After canal preparation and final rinsing with 10 mL of distilled water, a 3 mm apical area of the root was powdered with the carbide bur. The powder was then transferred into the tubes containing sterile BHI in the same condition for all groups. After 10-fold dilutions in saline solution, aliquots of 0.1 mL were plated onto nutrient agar plates and incubated at 37°C for 48 hours. The colony forming units were counted after 24 hours.


  Results Top


The data obtained were subjected to the “Shapiro-Wilk test” [Table 1]. Data showed nonnormal distribution; hence, nonparametric tests “Kruskal-Wallis test and Mann-Whitney” [Table 2] were applied.
Table 1 Shapiro-Wilk tests

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Table 2 Comparison of the E. faecalis among the groups at 0.04 taper using Kruskal-Wallis test

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In the present study, cleaning and shaping were done using NiTi files and the tapers used were 0.04 and 0.06. The result according to Mann-Whitney test showed that Group 1 (3% NaOCl) – (P = 0.629) and Group 3 (3% NaOCl + saline + 2% chlorhexidine gluconate) – (P = 0.31) showed no statistically significant difference between the subgroups (0.04 and 0.06 taper), whereas statistically significant difference was seen with respect to Group 2 between 0.04 and 0.06 taper (2% chlorhexidine gluconate) – (P = 0.00). Hence, according to the present study, 0.04 taper is preferred over 0.06 when NaOCl is used as an irrigant alone or in combination with CHX and saline [Table 3].
Table 3 Comparison of the E. faecalis between 0.04 and 0.06 taper within the group using Mann-Whitney test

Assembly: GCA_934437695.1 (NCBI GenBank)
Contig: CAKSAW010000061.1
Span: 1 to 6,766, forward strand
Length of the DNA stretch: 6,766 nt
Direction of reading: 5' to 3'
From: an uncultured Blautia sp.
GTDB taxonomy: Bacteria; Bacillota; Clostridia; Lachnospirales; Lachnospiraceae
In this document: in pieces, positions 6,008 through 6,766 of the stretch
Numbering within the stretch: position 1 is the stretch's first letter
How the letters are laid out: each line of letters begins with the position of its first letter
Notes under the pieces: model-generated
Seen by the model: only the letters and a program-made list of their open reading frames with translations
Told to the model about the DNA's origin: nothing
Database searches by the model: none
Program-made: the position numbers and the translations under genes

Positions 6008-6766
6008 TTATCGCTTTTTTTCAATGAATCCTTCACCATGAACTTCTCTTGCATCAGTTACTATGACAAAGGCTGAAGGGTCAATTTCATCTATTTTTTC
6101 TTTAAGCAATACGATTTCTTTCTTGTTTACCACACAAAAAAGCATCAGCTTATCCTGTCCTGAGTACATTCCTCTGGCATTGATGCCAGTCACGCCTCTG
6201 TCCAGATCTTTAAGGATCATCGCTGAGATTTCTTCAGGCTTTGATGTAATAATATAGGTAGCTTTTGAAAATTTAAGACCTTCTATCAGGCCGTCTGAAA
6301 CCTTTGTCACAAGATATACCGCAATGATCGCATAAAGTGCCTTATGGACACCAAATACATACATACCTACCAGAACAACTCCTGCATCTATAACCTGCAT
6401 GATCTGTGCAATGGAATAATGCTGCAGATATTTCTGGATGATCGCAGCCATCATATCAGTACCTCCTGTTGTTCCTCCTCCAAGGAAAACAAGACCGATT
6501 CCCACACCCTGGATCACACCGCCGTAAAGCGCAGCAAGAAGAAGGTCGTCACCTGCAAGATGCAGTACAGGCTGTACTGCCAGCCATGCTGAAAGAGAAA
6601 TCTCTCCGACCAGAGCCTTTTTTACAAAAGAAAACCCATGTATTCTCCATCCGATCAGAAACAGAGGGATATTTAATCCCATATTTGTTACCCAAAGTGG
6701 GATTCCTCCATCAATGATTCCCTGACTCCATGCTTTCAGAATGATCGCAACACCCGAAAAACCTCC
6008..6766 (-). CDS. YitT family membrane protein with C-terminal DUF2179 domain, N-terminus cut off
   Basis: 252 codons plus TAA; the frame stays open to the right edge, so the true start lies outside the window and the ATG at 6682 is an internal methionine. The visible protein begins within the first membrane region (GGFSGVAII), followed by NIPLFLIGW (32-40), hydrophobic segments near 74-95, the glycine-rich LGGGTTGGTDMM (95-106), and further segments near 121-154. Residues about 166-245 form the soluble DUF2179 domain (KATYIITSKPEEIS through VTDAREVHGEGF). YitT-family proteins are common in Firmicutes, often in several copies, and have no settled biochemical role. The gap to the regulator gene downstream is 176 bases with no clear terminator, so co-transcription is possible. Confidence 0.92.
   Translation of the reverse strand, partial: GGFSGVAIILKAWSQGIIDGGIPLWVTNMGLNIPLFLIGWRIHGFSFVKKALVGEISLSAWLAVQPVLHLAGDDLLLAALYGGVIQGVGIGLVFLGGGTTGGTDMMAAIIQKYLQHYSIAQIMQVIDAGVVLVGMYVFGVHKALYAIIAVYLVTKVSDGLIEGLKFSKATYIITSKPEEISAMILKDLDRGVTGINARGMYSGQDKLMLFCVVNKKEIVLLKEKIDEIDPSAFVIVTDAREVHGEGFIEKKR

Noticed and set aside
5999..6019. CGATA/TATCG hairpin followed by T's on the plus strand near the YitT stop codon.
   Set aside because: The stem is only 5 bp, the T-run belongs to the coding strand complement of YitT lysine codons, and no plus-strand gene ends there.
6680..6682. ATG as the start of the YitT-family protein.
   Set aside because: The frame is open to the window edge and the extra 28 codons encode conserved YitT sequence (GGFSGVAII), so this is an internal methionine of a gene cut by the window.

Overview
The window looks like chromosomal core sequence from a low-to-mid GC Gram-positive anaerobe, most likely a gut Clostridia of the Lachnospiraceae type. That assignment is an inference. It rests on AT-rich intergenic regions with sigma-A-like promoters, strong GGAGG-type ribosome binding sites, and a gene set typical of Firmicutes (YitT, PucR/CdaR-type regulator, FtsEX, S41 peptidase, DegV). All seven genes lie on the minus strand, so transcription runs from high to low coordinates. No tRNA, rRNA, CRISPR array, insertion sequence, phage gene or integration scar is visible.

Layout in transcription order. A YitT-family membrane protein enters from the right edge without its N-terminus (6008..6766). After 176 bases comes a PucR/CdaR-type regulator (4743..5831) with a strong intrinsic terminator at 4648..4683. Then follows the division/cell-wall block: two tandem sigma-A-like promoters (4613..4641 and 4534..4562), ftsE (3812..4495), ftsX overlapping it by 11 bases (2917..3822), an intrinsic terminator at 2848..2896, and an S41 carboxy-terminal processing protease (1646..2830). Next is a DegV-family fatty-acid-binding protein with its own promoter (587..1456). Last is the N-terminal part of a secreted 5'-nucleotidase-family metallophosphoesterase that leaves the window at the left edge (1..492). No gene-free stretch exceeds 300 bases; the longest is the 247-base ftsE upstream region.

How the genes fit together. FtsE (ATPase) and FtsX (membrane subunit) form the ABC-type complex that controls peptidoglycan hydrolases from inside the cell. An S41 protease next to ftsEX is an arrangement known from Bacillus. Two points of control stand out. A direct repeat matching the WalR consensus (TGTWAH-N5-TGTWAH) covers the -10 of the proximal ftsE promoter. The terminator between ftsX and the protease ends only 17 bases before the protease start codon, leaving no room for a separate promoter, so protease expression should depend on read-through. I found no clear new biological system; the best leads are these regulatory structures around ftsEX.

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In the present study, at both 0.04 and 0.06 taper, the median values of E. faecalis were predominantly higher in Group 2 (2% chlorhexidine gluconate) – 5245(IQR 70) followed by Group 1 (3% NaOCl) – 2299(IQR 110), and the least count of E. faecalis was seen in Group 3 (3% NaOCl + saline+ 2% chlorhexidine gluconate). Hence, according to the study, combination of NaOCl and saline and CHX gave better results against E. faecalis.


  Discussion Top


Apical periodontitis represents a defensive reaction to primary infection in a necrotic pulp. The role of bacteria in the initiation of pulpal and periapical inflammation has been well illustrated by Kuzekanani and Moaddab.[7] Torabinejad described primary infected root canals as untreated canals where microorganisms can access and colonize the pulpal tissue and impair its function.[8] Microorganisms in primary infection may have been involved in the earlier stages of pulp invasion (usually via caries), or they can be latecomers that took advantage of the environmental conditions in the root canal after pulp necrosis.[9] Apical periodontitis may also develop due to a secondary infection subsequent to endodontic treatment procedures. Posttreatment apical periodontitis is most commonly due to unsuccessful control of primary root canal infection, extrusion of root canal materials into periapical space, and/or inadequate coronal seal that allows bacterial leakage to take place.